The first word that many people think of when they think of Asian cuisines in general, and Thai in particular, is spicy. However, sweet would be a very accurate word to describe it, because Thais love sweet.

And now that we have the fruits controlled, let's see what sweets and desserts, with or without fruit, you can eat when you go to Thailand.

  1. Mango sticky rice

The sticky rice mango is the hypercaloric evolution of the normal mango. It is also my favorite dessert of all the desserts included in this article (although the choice is difficult, eh? Because in this article there are many delicious things that I like).

The sticky rice Mango, which literally means mango with sticky rice, is a dessert to take sitting and spoon. It has mango (obviously), sticky rice (the sticky rice ), and coconut milk on top (which can be more or less soupy, it depends on how they serve it. Coconut milk is what makes rice sticky ). I already told you that it drives me crazy and, although it has many more calories than a normal mango, you cannot leave Thailand without trying it. Seriously, don't leave without trying it!

You may also be interested to know about the following racipe khao neeo mamuang

  1. Banana in coconut milk

The banana in coconut milk, in English banana in coconut milk, is as simple as banana chips floating in a bowl of the sweetest coconut milk you can imagine.

Sometimes the simple things taste best. If you like mango sticky rice, surely you like banana in coconut milk even if it does not come with rice. If you don't like sweets, you won't like this dessert.

  1. Fried banana

As its name suggests, the fried banana is a banana that is fried (in case the normal banana does not have enough calories, you know ...). Its appearance is toasted and it is taken in a kind of thin slices, roll to nibble. Once you start with it, it is difficult to stop, and it is ideal to take it around for a snack or snack. It seems silly, but the fried banana is delicious!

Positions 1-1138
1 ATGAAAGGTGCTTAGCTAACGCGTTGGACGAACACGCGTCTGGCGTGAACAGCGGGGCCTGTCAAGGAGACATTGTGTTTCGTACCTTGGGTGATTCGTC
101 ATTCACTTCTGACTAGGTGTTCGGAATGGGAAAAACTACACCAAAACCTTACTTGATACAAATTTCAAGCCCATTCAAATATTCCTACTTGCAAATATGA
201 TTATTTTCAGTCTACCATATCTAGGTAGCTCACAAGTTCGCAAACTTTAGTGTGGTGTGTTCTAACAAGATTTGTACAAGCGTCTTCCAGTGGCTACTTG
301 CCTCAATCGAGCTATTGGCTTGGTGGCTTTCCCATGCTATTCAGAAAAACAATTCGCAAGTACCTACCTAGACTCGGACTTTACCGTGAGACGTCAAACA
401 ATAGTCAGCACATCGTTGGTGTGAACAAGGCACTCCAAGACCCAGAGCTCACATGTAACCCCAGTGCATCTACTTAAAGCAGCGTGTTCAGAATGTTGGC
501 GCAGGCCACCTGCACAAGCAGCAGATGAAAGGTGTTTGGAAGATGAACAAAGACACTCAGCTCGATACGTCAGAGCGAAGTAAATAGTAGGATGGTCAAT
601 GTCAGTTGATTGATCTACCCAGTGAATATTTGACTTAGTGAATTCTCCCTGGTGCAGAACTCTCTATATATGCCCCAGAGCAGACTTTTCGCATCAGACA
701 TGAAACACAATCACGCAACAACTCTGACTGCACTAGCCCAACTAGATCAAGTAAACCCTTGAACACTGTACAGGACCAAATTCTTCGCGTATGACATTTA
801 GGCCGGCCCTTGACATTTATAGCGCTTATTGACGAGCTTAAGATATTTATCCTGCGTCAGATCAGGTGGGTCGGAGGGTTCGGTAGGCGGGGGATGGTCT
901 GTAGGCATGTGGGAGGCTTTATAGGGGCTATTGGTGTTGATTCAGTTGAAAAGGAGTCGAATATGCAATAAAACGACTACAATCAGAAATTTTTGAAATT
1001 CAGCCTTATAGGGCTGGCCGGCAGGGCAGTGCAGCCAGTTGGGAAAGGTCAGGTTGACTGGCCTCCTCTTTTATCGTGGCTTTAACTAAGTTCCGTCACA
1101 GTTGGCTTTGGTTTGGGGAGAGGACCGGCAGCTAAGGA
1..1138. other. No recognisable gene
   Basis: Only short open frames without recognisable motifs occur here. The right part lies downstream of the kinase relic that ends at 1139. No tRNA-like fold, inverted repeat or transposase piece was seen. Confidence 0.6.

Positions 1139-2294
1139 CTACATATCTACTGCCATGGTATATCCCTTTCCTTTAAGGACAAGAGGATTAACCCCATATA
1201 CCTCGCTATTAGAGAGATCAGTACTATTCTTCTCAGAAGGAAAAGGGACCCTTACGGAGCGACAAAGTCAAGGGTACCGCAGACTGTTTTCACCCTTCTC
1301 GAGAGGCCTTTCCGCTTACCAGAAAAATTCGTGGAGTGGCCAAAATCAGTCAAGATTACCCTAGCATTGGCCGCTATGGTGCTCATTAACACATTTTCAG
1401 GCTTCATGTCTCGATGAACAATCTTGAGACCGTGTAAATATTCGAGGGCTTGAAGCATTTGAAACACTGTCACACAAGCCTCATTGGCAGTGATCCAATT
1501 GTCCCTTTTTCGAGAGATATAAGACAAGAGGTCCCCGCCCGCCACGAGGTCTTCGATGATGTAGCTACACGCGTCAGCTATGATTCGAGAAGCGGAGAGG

1. Cambucha 

The kombucha is a kind of sugar string that is wrapped in a pancake-like roll. They taste similar to fairground cotton, but their texture is more consistent. It is like eating sweet grass and it is prepared as you see in the photo below.

I had never heard of this sweet before going to Thailand, it was taught to me by a Thai friend the day we spent at the floating market in Pattaya. Note that we did not buy it in the floating market in Pattaya, but in some stalls that were next to the road near the market. I was very amused. I found it to be a very curious Thai sweet, although not very healthy because it was all sugar.

  1. Sakoo piek 

At first glance, the saloon piek looks like yogurt or pudding with seeds inside. But is not. It is coconut milk (of course!), More or less thick, in which taro balls float. Taro is a tuber widely used both in Asia - from where it seems to originate - and in Oceania and also in Hawaii. Its scientific name in case you want to investigate more is schoolhouse colocasia.

Of all the desserts on the list, sake piek is probably my 'least favorite dessert in Thailand'. But hey, you have to try it. You love the same thing.

  1. Nutillana 

I think, although I wouldn't put my hand on the fire for it, that nutillana (which is what you see in the photo that follows) is a snack made from banana slices cut very thin with condensed milk on top. They remind me of Spanish apricots, I don't know,  maybe they are flour dough covered in condensed milk. Who cares? They are beautiful.

  1. Canutien

By canutien I mean a whitish and greasy dough, unappetizing at first, whose main ingredient is coconut milk. It may or may not carry stumbling blocks of fruit or things. You will not see it with the naked eye, it is that which is wrapped in green leaves in the markets. It's another one of those weird and curious things that my Thai friend taught me.